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stenny

Practice - Please Comment! [NOMAED SUN INTRO REVAMPED]

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Hello there! I yesterday got to the conclusion I need to practice if I really want to become a professional composer (and as you will hear in a moment I have still a long way to go). So that's why I started composing yesterday again. Still, I'm going to need everyone here to please comment on my music, so I can become better. So, here is my first song composed in a month or two, I hope you like it. Crisis Unfolded There wasn't a real idea behind this piece. I just started composing and saw what the outcome was... Yes, I know. It's a Midi. Unfortunately I don't know how to use samples or whatsoever. I don't even have a professional sequencer. If someone would want to help me out choosing one, please do! -Stenny [Edited by - stenny on March 22, 2007 11:18:40 AM]

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This sounds like something from Final Fantasy VIII! Pretty fun and very energetic. There are definitely some good ideas in here though. Although it is likely you already know this...ya need some good sounds, mehn! Midi is very difficult to listen to for extended periods of time. There are many sequencers out there, the question is what are you looking for it to do?

Pretty fun track!

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Well yes, as I'm a huge fan of Nobuo Uematsu's you could've guessed my music's influenced by it [smile]. Any comments no how to improve composing-wise?

As for the sequencer: I haven't got a clue on what I need for kind of sequencer. More precise, I haven't got a clue on how songs proffesionaly are build, and what functions my sequencer needs. I'll contact you with a P.M. to elaborate further. After all, this topic is for 'Crisis Unfolded'.

-Stenny

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Nice work, stenny! The piece began with a definite video game music feel, but escalated into the dissonance of modern art music, which was quite refreshing.

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Good news stenny- modern sequencers use midi as the default language to trigger sounds in the form of wavs / synthesizers of your own choosing. You already have some foundation to work off of. Sequencers use whats called traditionally a matrix editor to map out midi much like you probably did in your piece. My advice to you, to start off would be to read some online cubase sx 3 tutorials and see what you are getting yourself into. If you are a pc user (which im assuming you are) and you want to move towards sequencing, I would recommend you check out cubase. It is pricey, but lets say you can probably locate a copy for learning purposes. I haven't used cubase SX 3 but it is very much the same ballpark as logic (what im using on mac).

Learning a sequencer can be a long and difficult process, especially if you have no prior experience, but don't worry, there are plenty of online resources for commercial sequencers. Enough to learn from square one. I must say that if you really want to produce music, this is probably the best step.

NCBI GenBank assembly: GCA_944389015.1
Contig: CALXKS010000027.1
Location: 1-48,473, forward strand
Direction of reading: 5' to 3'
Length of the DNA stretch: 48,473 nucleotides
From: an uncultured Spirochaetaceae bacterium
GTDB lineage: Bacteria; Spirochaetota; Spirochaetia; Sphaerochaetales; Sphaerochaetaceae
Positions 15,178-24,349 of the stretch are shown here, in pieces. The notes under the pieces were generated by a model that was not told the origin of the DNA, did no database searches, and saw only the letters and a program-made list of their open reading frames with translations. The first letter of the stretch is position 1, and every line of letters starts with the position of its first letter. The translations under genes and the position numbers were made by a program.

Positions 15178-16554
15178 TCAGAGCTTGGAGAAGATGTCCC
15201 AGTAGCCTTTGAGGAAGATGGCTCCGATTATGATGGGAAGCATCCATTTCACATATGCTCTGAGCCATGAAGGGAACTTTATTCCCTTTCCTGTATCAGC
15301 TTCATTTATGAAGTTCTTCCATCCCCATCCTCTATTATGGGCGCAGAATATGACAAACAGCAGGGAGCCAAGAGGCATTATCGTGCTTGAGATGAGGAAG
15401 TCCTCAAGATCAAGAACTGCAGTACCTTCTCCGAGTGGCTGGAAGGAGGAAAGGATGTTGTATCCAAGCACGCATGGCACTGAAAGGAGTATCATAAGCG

The truth is though, to produce good music you will need a lot more than just a sequencer. Cubase alone wont provide you with the sounds you need to write your music, it will just provide you with the means to write it. You will need to relentlessly hunt for samples that relate to the type of music you are looking to produce, it is a process that never ends for some of us. I must say also you really need to consider that good studio monitor speakers are a 100% necessity to produce music. Not at first, by any means, but in order to engineer your music properly, you MUST have them. People will disagree with me here, but i swear you will never be able to produce anything that sounds very good without proper studio speakers (and im not talking about sounds good music wise, i mean sounds good in terms of production). It really is a huge investment of time and money, but it is truely worth it if that is what you enjoy doing. Anyway, i'm rambling to some extent so i'll leave you to entertain these ideas.

-good luck

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Quote:
Nice work, stenny! The piece began with a definite video game music feel, but escalated into the dissonance of modern art music, which was quite refreshing.

Thanks, Lily! Are there any critics? It can't possibly be that good :P.

Quote:
Anyway, i'm rambling to some extent so i'll leave you to entertain these ideas.

Rambling? No. This is the best advice I've had in months. So you say getting an actual sequencer'd be the first right step? I guess I'd do that then :)

-Stenny

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Quote:
Original post by Rain 7
ya need some good sounds, mehn! Midi is very difficult to listen to for extended periods of time.